Several studies have well established that TBI increases the risk of mood disorders, anxiety disorders, personality changes or substance use disorders [1]. Regarding the risk of developing psychosis, the data have been controversial. A meta-analysis of 172 studies published in 2011 revealed a significant association of approximately 60% between TBI and psychotic disorder (PD–TBI) [2]. Psychotic disorders can occur after both mild and moderate-to-severe TBI [3, 4]. A latency exists from the time of TBI to the onset of psychosis. Most cases occur within the first year [3]. However other studies report the development of psychosis after 5 or years after the event [4, 5]. The mean time from the TBI to the onset of psychosis appears to be between 4 and 5 years [6]. The contribution of TBI seems to be greater in subgroups of patients, notably among those with an inherited vulnerability to schizophrenia [7]. A study reported a highly significant tenfold increase in the risk for schizophrenia following head injury that occurred before the age of 10 years [8]. Lesions of the temporal and frontal lobes are most commonly implicated in psychosis after TBI [3, 9]. Differentiating PD–TBI from schizophrenia is difficult. A pattern of characteristics that differentiates or individualizes PD–TBI has been found [10]. The most common psychotic symptoms associated with PD–TBI are persecutory delusions and auditory hallucinations. Visual hallucinations, from which the Joker suffers, seem to be the second most common type of hallucinations. Negative symptoms are much less prominent. Cognitive impairments involve memory and executive functioning. A majority of patients improved with antipsychotic medication. These elements are compatible with the mental state of the Joker in the movie. Last but not the least, PD–TBI has been associated with more focal lesions in the frontal and temporal areas on structural and functional imaging, whereas the temporal areas have been implicated on electroencephalography (temporal slowing).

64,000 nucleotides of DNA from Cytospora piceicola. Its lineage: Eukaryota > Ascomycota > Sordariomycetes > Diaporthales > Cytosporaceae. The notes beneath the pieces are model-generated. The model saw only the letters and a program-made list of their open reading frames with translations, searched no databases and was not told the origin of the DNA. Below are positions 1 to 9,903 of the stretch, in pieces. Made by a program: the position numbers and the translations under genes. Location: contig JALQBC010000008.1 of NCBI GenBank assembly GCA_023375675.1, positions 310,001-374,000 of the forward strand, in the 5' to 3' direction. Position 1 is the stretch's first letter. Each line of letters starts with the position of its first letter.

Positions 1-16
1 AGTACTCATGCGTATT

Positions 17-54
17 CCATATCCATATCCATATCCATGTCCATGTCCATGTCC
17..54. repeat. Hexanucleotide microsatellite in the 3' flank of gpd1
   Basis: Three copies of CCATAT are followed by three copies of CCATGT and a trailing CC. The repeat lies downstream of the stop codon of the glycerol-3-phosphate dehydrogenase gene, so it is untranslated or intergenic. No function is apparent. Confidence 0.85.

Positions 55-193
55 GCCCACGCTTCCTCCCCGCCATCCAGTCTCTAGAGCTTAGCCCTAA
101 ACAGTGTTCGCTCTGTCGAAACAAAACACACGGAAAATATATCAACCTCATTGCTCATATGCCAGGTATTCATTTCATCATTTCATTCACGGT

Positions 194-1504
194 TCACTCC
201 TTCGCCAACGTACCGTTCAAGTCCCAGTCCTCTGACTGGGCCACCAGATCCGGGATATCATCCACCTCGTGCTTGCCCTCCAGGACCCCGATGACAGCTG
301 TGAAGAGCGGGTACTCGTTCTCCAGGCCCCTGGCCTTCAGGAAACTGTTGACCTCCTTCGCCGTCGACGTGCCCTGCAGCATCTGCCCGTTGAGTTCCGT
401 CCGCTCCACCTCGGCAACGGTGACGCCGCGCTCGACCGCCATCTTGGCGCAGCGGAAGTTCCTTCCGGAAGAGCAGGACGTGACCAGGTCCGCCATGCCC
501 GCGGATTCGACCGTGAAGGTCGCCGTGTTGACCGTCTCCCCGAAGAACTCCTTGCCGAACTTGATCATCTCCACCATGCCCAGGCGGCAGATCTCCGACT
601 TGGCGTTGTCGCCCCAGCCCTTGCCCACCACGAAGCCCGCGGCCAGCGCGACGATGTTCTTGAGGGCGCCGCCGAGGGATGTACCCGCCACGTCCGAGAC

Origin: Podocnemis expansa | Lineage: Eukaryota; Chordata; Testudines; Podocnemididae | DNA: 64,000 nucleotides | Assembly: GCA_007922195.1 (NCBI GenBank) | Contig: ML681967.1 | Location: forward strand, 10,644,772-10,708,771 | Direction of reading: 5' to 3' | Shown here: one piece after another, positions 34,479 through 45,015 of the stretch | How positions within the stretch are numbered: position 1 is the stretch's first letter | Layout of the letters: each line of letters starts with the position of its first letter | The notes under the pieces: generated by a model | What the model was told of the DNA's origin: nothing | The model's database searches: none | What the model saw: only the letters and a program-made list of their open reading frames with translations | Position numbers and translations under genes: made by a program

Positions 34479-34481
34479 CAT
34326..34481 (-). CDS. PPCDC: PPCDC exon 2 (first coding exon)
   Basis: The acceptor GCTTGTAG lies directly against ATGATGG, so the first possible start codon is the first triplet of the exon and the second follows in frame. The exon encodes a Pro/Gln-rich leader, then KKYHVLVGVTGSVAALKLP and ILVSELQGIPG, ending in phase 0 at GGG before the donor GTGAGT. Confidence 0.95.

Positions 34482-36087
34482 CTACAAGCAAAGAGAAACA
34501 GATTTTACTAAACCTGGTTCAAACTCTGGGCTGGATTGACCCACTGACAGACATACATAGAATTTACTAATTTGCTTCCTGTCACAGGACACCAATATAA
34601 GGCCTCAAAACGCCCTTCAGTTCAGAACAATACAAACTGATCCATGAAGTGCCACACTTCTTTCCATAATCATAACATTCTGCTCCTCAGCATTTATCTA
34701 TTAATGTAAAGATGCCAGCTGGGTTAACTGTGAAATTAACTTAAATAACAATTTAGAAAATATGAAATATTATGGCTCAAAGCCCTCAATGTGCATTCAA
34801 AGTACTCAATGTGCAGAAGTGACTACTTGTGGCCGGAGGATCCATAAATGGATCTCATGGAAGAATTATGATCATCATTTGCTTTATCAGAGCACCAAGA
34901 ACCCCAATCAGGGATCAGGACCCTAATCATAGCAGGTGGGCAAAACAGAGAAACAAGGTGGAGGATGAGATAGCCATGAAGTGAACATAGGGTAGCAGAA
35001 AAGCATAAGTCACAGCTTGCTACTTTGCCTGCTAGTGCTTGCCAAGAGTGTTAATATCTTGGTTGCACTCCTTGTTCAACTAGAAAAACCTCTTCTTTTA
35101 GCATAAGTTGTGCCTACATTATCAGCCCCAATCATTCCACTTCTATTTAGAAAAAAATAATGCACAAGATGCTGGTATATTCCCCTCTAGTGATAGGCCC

Another fascinating and precious neurological symptom must now be described: the pathological laughing. This can be described as uncontrollable episodes of laughing that are triggered by a stimulus that would not normally cause such an emotional response. It is classically associated with the pathological crying (pathological laughing and crying; PLC). PLC is an essential part of pseudobulbar palsy syndrome that is the consequence of bilateral lesions in the corticobulbar pathway, of which the etiologies are varied (stroke, Alzheimer’s disease, multiple sclerosis, etc.). A study revealed that the prevalence of PLC during the first year after TBI was 10.9% [11]. The release of cortical inhibition of the upper brainstem centers that integrate the motor activation patterns involved in laughing and crying would explain these aberrant emotional manifestations. PLC can also occur in patients with unilateral lesions that do not involve the motor or premotor area. Furthermore, PLC has been associated with anxiety disorder and focal frontal lobe lesions, especially in the lateral aspect of the left frontal lobe. Prefrontal dysfunction may also explain the observed association of PLC with the aggressive behavior. This is precious because one of the main features of the Joker thus becomes the witness of the injured cerebral zone.

The character has also suffered from psychotrauma, which may have led to post-traumatic stress disorder, with symptoms of their own (e.g. his responses in the subway, ultimately leading him to kill a few men). More importantly, Arthur displays quite severe social cognitive dysfunctioning. His theory of mind is clearly affected, as he is hardly able to read other people’s minds and reactions. At a certain point, he is trying to learn what makes other people laugh at a comedy club, making strange deductions in the process.